What we were less impressed with was the gesture-based navigation that comes as standard here. A swipe up from the bottom on the Pixel shows the recent apps, which can be navigated by tap or using the slider at the bottom, which doubles as a home button too. Users can also directly touch and slide the ‘home’ button to start scrolling through recent apps. While this works well on paper, we found this implementation to be a roadblock in what is otherwise a very fluid navigation experience.

Snap with smarts

The Pixels have always been a showcase of Google’s progress with AI, and the 3 XL is no different. This is most apparent in the camera, which is loaded with AI smarts to ensure that the excellent sensor gets you the photo you want with minimal effort. The single rear camera continues to use its image-processing smarts to take some of the most detailed photos this side of a DSLR, and even portrait mode shots are vivid, with fine strands of hair accurately rendered. Google also took some pages from its Clips camera and now offers suggestions for the best shot if you click a lot of pictures of moving subjects, like someone having an animated conversation. The Photo Booth option analyses when the subject smiles, and clicks a photo. The camera also has a motion feature that records a short clip of the subject. Another area where AI is used is to enhance the optical zoom, with the camera snapping multiple images and using the data from them to render a better zoomed-in shot.

Google Lens is also integrated into the simple camera app, and can help read text and identify products. The front camera uses a handy slider to switch between normal and wide-angle lenses, so big group selfies are no longer a problem. Overall, image quality continues to be top-notch, with the Pixel 3 XL rendering plenty of solid detail and producing natural, but pleasing colours. Video recording tops out at 4K 30 FPS, and there is a slow-motion mode that can record at 240 fps. Google is also working on a night-sight mode, which will be part of a future update, and claims it will improve low-light photography performance significantly.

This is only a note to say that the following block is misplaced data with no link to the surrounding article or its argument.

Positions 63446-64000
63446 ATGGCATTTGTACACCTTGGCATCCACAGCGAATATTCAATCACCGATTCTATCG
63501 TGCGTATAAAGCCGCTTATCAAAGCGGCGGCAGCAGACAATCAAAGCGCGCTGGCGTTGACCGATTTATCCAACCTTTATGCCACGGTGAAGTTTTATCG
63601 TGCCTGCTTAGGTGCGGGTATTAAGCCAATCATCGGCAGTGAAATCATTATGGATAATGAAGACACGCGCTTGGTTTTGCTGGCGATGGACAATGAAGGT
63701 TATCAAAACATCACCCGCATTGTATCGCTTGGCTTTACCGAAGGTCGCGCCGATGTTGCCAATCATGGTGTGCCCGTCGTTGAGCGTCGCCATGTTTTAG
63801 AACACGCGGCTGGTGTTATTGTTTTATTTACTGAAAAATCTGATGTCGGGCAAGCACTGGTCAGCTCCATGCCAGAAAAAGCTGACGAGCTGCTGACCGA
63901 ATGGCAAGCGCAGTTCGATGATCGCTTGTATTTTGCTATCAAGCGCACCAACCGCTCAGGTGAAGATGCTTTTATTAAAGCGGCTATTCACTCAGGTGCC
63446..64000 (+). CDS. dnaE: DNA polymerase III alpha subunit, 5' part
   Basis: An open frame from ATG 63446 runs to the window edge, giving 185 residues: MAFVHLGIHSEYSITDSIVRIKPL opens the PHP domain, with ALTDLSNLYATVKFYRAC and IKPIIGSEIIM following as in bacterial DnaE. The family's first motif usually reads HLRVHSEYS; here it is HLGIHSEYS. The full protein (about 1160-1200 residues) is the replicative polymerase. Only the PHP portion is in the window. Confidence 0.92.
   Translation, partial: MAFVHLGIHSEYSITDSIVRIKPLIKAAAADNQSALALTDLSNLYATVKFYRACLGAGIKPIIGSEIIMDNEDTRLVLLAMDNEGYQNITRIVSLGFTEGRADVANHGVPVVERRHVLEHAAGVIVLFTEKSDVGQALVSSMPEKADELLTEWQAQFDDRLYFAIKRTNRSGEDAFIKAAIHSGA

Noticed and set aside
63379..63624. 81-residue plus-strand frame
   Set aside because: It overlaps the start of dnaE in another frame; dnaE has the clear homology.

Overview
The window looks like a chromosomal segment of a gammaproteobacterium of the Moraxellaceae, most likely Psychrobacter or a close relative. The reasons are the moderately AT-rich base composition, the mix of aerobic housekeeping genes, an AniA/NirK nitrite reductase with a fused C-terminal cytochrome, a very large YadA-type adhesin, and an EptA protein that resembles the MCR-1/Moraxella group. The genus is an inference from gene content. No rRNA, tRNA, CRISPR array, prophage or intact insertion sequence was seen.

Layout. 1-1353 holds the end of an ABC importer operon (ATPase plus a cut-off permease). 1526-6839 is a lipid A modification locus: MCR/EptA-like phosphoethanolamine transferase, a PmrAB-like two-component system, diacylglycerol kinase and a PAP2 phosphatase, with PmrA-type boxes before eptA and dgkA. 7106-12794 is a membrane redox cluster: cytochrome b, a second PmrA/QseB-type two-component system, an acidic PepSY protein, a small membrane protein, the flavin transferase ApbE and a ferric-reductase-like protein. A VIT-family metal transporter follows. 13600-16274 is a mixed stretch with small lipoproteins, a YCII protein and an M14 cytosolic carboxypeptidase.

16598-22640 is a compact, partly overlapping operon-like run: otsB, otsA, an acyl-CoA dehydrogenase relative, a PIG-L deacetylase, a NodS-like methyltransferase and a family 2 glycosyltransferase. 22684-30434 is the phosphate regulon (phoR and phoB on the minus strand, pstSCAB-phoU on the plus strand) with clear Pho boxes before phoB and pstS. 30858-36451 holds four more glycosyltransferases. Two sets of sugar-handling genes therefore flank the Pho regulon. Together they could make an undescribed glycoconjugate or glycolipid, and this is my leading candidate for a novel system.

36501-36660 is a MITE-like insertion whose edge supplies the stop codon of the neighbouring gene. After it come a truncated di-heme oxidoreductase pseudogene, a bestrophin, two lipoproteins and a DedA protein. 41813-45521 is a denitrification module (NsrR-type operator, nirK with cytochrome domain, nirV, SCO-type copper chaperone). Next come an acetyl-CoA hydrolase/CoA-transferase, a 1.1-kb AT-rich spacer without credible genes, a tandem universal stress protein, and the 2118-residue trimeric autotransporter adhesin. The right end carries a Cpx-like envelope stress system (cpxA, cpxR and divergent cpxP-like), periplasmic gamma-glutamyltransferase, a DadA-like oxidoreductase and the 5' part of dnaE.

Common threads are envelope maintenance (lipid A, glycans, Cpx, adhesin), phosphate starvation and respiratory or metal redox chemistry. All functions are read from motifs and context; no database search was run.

The other stuff

The Pixel 3 XL may have had a relatively low-key launch, but with great hardware supplemented by genuine AI smarts, it is a good phone. The notch is an occasional eyesore and the fiddly navigation can get annoying, but the great camera and excellent standby time (it has a 3,430 mAh battery) make good counterarguments. The presence of wireless charging is an added bonus. On an unrelated note, we also found the ‘Now Playing’ feature, which automatically identifies music playing in the background and displays it unobtrusively at the bottom of the lock screen and always-on display, to be surprisingly helpful.

Yay or nay?

At ₹83,000 and ₹92,000 for the 64 GB and 128 GB versions respectively, these features definitely come at a cost, and the minor niggles seem more glaring, seeing as many competent smartphones can do almost all that the Pixel does at half the price. If the best of Google is a priority however, look no further than the Pixel 3 XL. If cost is still a factor, sacrificing some screen real estate for the 5.5-inch Pixel 3 (starting at ₹71,000) may be the way to go.

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Printable version | Feb 18, 2020 8:56:12 PM |